PM Series: PM Task – Service Bow & Stern Thrusters

Discussion:

Whether you have hydraulic or electric thrusters, they both are susceptible to failure due to lack of service as they are typically difficult to access and often forgotten about until the wind is blowing you into a piling and they either don’t perform or under perform. Hydraulic thrusters are usually installed on larger yachts and commercial vessels and are often rated for continuous duty while electric thrusters may only be run for a few minutes or less at a time. Once of the first signs that you may be overdue for a system inspection is a drop in performance. This can be caused by marine growth in the tunnel and on the propellers, loose or leaking electrical or hydraulic connections, or a weak power source such as dying batteries, failing hydraulic motor, or slipping PTO drive.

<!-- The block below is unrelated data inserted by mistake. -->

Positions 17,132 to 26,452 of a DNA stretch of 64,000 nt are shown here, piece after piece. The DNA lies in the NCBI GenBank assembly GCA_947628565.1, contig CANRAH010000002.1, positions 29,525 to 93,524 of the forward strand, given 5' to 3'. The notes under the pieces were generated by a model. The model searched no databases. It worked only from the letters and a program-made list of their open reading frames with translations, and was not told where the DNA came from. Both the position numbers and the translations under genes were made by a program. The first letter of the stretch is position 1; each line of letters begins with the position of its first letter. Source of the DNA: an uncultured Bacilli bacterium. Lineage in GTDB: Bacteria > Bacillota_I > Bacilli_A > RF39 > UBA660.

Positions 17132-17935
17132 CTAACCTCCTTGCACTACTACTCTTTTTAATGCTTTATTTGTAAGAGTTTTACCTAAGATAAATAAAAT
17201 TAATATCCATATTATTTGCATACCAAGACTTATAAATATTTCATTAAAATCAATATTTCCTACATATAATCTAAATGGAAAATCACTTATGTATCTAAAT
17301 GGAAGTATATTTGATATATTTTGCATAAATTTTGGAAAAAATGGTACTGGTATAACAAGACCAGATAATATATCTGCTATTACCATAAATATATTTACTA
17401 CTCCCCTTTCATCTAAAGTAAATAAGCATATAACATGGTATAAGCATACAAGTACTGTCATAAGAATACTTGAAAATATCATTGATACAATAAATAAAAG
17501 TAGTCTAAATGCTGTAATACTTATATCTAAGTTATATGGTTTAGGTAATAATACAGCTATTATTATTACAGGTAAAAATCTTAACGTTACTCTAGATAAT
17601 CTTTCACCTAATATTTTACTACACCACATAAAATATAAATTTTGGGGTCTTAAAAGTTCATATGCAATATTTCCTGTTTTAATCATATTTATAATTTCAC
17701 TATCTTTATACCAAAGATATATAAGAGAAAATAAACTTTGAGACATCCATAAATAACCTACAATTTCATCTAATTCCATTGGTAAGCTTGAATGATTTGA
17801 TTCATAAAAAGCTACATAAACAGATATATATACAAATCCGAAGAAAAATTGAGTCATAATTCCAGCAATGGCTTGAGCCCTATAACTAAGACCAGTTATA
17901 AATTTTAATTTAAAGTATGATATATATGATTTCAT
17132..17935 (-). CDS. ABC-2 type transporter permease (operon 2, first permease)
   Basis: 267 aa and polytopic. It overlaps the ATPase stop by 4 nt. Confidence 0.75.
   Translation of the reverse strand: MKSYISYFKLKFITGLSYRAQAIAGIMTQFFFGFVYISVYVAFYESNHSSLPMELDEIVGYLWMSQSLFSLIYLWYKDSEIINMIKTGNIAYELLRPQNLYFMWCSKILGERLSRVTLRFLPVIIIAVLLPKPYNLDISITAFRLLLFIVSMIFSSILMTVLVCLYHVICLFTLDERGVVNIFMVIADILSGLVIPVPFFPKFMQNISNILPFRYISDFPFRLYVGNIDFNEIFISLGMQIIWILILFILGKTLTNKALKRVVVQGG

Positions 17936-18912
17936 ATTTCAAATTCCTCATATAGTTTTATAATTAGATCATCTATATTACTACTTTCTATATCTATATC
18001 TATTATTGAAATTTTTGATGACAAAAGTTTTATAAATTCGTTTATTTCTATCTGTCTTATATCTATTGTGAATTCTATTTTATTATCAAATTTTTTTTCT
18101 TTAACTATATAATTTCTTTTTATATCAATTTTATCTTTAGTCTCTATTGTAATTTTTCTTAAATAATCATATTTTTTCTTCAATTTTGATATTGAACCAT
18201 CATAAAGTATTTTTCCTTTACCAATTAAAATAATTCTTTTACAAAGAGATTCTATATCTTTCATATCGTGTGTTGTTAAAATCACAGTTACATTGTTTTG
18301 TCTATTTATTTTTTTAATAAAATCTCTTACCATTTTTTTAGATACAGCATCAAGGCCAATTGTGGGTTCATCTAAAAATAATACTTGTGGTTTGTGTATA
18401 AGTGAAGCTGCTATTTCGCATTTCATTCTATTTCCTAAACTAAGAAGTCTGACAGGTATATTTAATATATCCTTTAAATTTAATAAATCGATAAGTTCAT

Electric thrusters will almost always have a dedicated battery located near the thruster bank due to the high amperage load of the thruster motor. This intermittent heavy load, along with constant vibration puts extreme strain on the electrical system. Any weak link in the system such as worn motor brushes, loose electrical connection, or a weak battery can make the system inoperable or worse, cause a short.

Photo courtesy of Steve D’Antonio

“Thrusters are often installed in locations with poor access and as such their maintenance needs are frequently overlooked. The brush dust visible on the outside of this thruster motor is a signal that it’s ready to be cleaned and inspected” says Steve D’Antonio.

Sidepower Aft Fuse